By Nomusa Garikai- Dear Lindiwe Sisulu
Your article in a local publication titled “Hi Mzansi, have we seen justice?” is a good read. It raised many important questions that demand serious debate, even if there are no ease answers. Thank you!
As a black Zimbabwean, I would say Robert Mugabe, if he was alive today, would have taken great comfort from this article because he has taken back the land from the whites and did a number of things you are arguing black ruled South Africa must do.
“Their (white colonialists) purpose was rooted in the philosophy of white supremacy and entitlement to everything, including the bodies of those they falsely believed to be inferior. It was simply to take and colonise and defend, for kith and kin. It was about power. Economic power, political power, military power, and social power.”
The purpose of Mugabe and his Zanu PF cronies was to seize political power and to loot the nation’s wealth.
Nelson Mandela has been heavily criticised for failing to give back the land to blacks and end black poverty; the criticism is founded if one considers that these economic realities are true. I would argue that Mandela did not end black poverty but he did the next best thing- he created democratic South Africa in which every black have a voice.
As long as SA remains a healthy and functioning democracy, in which people like Ms Sisulu has the opportunity to express their views and there is open and vigorous debate, the country has the opportunity to address its problems in a rational and systematic way. A luxury a country like Zimbabwe was denied by Mugabe and his Zanu PF cronies.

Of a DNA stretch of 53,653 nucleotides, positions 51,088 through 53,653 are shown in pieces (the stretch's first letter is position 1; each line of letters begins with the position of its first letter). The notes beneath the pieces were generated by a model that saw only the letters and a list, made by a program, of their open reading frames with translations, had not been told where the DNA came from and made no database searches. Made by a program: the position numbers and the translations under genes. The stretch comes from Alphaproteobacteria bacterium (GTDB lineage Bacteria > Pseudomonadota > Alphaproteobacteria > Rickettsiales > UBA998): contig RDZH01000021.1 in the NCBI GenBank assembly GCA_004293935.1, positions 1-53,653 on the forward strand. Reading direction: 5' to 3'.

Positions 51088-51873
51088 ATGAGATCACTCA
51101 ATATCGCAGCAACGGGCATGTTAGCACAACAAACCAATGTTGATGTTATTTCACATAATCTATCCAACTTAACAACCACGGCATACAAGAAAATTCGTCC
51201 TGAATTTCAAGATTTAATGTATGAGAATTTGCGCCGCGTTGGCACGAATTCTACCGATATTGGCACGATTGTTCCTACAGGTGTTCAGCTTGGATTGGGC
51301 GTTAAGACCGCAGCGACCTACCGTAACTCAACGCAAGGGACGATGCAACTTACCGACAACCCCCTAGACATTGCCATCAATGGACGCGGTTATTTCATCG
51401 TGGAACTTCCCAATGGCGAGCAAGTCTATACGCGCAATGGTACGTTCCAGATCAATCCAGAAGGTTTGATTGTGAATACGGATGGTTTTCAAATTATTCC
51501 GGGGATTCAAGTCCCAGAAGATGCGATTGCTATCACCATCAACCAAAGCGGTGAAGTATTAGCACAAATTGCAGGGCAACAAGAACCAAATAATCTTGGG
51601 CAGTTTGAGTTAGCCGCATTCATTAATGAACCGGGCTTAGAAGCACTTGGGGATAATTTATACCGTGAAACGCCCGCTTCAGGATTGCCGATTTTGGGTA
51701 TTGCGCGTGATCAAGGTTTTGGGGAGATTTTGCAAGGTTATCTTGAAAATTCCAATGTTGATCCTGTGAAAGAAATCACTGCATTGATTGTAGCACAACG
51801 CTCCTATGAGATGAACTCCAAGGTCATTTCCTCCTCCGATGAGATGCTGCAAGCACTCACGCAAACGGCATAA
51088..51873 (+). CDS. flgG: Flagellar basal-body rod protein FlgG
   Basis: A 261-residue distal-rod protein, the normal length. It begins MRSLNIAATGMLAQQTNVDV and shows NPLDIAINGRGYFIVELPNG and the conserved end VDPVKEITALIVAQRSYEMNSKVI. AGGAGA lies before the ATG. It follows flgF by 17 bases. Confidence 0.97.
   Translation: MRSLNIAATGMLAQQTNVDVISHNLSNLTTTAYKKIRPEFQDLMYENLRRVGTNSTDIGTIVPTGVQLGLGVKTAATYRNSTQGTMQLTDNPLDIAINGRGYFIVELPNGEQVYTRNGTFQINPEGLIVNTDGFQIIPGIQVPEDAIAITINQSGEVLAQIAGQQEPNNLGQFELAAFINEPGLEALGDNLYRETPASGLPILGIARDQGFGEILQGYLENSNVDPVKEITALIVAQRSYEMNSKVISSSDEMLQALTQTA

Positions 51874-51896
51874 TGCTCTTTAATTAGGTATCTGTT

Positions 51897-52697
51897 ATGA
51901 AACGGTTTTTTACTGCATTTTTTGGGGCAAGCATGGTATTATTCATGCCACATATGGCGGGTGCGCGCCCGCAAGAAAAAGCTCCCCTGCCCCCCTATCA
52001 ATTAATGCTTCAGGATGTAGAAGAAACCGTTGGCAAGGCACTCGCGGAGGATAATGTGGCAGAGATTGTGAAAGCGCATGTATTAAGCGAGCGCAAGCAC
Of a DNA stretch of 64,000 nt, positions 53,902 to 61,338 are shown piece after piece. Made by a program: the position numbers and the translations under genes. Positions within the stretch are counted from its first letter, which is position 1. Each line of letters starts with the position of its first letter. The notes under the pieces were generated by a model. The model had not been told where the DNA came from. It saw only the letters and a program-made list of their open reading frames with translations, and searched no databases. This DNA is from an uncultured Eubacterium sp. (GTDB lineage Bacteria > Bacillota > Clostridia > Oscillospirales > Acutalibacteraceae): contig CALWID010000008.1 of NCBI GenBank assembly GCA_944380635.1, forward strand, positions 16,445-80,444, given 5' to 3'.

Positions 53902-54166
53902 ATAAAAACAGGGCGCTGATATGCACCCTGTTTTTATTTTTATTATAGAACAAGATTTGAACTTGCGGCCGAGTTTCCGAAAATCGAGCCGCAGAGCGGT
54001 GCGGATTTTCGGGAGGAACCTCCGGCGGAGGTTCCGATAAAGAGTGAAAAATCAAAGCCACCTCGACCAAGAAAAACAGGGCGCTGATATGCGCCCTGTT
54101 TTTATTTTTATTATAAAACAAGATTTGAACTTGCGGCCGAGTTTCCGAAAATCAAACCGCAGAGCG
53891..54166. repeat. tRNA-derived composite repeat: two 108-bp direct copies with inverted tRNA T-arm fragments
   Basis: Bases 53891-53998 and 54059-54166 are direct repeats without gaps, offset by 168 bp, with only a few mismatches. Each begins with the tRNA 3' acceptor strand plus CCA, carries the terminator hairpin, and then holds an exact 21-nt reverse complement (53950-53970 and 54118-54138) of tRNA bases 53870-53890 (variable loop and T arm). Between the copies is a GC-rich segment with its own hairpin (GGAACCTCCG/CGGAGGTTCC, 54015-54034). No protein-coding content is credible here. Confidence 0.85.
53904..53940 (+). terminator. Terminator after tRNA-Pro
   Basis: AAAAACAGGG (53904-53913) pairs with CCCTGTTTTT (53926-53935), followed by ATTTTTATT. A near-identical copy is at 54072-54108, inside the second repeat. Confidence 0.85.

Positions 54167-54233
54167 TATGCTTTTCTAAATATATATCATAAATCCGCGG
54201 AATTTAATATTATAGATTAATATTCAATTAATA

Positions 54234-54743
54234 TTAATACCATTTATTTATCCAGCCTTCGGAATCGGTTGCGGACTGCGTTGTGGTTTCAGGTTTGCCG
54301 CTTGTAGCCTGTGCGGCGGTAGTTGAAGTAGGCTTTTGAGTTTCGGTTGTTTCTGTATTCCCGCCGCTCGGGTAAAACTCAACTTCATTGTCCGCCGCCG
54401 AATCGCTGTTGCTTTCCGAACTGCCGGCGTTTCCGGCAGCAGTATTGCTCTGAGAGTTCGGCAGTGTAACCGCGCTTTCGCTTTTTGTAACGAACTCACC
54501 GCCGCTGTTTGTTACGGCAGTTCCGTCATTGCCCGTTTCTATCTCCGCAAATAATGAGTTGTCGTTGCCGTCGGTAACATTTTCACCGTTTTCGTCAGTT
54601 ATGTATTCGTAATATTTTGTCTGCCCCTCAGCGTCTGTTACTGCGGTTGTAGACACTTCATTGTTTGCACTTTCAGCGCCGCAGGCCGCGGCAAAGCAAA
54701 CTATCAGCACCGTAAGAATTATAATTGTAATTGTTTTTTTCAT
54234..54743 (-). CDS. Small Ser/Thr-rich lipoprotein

Nelson Mandela’s legacy for SA was to make sure the country had a democracy constitution and strong and independent democratic institutions. The same solid democratic foundation that George Washington, Thomas Jefferson, and others gifted America.
“In our beloved South Africa, a new constitution in 1994 and the rule of law took on a new lofty meaning after the deck had been heavily stacked against the victims of the “rule of law.” It was a new dispensation of justice after centuries of a vicious oppression of the indigenous of the land by invaders. But what has this beautiful constitution done for the victims except as a palliative (Panadol)?” argued Ms Sisulu.
“But it seems today we have legitimised wrongdoing under the umbrella of the rule of law. Many years down the line, Africans manage poverty while others manage wealth.”
America started a half free and half slave but the country’s democratic constitution has served them well. SA has started half rich and half poor, one hopes its democratic constitution will serve it well too. As for Zimbabwe we started with no democratic constitution, we are a house without a foundation, are in deep, deep trouble.
Once again, thank you my sister for the thought-provoking article.